March 28 (Bloomberg) -- RealD Inc., which licenses three-dimensional projection technologies used in the movie industry, sued two competitors for patent infringement.
RealD is the developer of a technology used for projecting films in stereoscopic 3-D using circularly polarized light. According to complaints filed yesterday in federal court in Los Angeles, the Valfoni SAS Valfoni Diamond product and MasterImage 3D Inc.’s MI-Horizon3D system infringe four RealD patents.
The Beverly Hills, California-based company asked the court to bar further infringement and is seeking money damages, litigation costs and attorney fees.
Neither Valfoni nor MasterImage 3D responded immediately to e-mailed requests for comment on the lawsuits.
The Valfoni case is RealD Inc. v. Valfoni Inc., 13-cv-02303, U.S. District Court, Central District of California (Los Angeles). The MasterImage case is RealD v. Masterimage 3D Inc., 14-cv-02304, U.S. District Court, Central District of California (Los Angeles).
Lundin Must Respond to Water-Treatment Complaint by April 1
Lundin Mining Corp., a $2.5 billion Canadian metals producer, has until April 1 to respond to an infringement lawsuit brought by a California patent holder.
Debasish Mukhopadhyay of Palo Alto sued the mining company in federal court in San Francisco Feb. 28. He said the Eagle Mine on Michigan’s Upper Peninsula, acquired by Lundin from Rio Tinto in July, uses a water-treatment process that infringes two of his patents.
Mukhopadhyay said his patented technology, which employs reverse osmosis, is used in industries including microelectronics, power generation and petrochemicals. The technology, high-efficiency reverse osmosis, is known as the “HERO method” of water treatment for short.
The Eagle Mine, which produces both nickel and copper, operates a water-treatment facility that uses methods covered by Muhkhopdhyay’s patents, according to the complaint.
Lundin, based in Toronto, didn’t immediately respond to an e-mailed request for comment on the suit.
The case is Mukhopadhyay v. Lundin Mining Corp., 14-cv-00927, U.S. District Court, Northern District of California (San Francisco).
For more patent news, click here.
Ferrari Fights 21-Year-Old Racer for Facebook Page Control
Sammy Wasem was 15 when he started a Ferrari fan page that would become one of the most popular car sites on Facebook. Six years later, he’s in a legal battle with the Italian sports-car maker in a case that may help define freedom of expression rights in social media.
Wasem, an amateur race-car driver, and his father Olivier have filed a complaint against Ferrari SpA, claiming copyright infringement after they lost control of their site.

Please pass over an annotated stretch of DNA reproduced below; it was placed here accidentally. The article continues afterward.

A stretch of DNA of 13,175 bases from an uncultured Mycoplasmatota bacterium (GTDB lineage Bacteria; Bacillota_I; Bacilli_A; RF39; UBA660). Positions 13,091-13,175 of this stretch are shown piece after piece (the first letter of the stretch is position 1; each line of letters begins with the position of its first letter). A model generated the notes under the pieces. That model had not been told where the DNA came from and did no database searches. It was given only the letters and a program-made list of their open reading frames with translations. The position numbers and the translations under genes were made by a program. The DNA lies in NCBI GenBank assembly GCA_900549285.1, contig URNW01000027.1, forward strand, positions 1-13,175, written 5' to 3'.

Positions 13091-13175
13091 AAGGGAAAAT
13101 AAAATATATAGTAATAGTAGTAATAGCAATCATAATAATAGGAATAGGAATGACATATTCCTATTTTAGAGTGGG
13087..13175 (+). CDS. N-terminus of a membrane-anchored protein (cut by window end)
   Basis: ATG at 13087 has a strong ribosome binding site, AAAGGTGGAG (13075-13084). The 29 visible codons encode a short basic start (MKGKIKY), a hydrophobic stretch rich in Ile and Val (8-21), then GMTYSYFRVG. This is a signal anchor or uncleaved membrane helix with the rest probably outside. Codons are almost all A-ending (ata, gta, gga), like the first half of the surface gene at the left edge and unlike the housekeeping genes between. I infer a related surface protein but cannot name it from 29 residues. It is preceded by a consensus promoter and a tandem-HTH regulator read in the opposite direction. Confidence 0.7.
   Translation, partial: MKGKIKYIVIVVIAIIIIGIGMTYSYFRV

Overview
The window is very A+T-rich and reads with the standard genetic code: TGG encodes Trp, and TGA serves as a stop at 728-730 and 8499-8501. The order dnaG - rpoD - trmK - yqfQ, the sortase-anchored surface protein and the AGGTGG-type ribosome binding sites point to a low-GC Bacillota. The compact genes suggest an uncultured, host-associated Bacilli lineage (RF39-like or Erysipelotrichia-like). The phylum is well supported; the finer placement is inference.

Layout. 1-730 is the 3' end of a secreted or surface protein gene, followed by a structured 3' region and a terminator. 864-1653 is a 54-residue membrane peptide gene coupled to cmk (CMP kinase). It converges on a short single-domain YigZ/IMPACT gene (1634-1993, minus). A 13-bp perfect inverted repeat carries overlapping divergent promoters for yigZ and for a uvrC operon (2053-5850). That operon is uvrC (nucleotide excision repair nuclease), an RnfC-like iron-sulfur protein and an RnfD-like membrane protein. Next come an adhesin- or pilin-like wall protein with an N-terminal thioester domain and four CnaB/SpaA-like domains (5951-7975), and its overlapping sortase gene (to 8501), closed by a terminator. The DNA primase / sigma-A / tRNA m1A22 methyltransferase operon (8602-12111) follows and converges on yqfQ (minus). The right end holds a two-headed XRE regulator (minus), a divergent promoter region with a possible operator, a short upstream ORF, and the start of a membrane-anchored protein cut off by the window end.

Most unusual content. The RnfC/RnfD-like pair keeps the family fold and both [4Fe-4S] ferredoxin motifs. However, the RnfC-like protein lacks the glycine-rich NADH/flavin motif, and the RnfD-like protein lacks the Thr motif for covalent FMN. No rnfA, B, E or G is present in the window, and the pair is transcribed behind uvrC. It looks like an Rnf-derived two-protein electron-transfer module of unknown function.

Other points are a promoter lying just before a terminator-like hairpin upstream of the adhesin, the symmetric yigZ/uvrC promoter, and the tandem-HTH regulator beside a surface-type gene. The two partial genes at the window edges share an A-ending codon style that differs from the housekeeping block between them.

Ferrari, meanwhile, has sued the Wasems, arguing they misused the company’s trademark to advertise non-Ferrari merchandise and for personal messages such as invitations for Wasem’s 18th birthday.
Black-and-White Marks May Get Separate Treatment, OHIM Says
The Office for the Harmonization of the Internal Market, the European Union’s trademark authority, said black, white and gray-scale trademarks are to be treated as separate from the same marks in color if the color differences are significant, the Financial Post reported.
For more trademark news, click here.
Liberty Global Unit Can Be Forced to Block Illegal Websites
Liberty Global Plc’s UPC Austrian unit and other Internet service providers can be forced to block access to websites that post copyright-infringing material, the European Union’s highest court ruled.
“An ISP, such as UPC Telekabel, which allows its customers to access protected subject-matter made available to the public on the Internet by a third party, is an intermediary whose services are used to infringe a copyright,” the EU Court of Justice in Luxembourg said yesterday.
“We believe that the decision to block websites or other Internet content is properly one for courts and for lawmakers,” Liberty Global said in an e-mailed statement.
The case is C-314/12, UPC Telekabel Wien GmbH v. Constantin Film Verleih GmbH, Munich (Germany), Wega Filmproduktionsgesellschaft mbH.
Oxford Student Files DMCA Complaint Over Use of Facebook Posting
A political blog that was hit with a takedown order under the Digital Millennium Copyright Act said the infringement claim raised to justify removing the content was merely an attempt at censorship, Oxford University’s student newspaper reported.
A remark about the late Nelson Mandela made by Jeff Vinal, the former director of the Oxford University Conservative Association, and posted on Facebook Inc.’s social-media site was removed from the Political Scrapbook blog after Vinal filed the DMCA takedown request, the Oxford Student reported.
The editor of Political Scrapbook accused Vinal of “an absolutely textbook case of DMCA abuse,” according to the newspaper.
For more copyright news, click here.
To contact the reporter on this story: Victoria Slind-Flor in San Francisco at firstname.lastname@example.org
To contact the editors responsible for this story: Michael Hytha at email@example.com Andrew Dunn, Mary Romano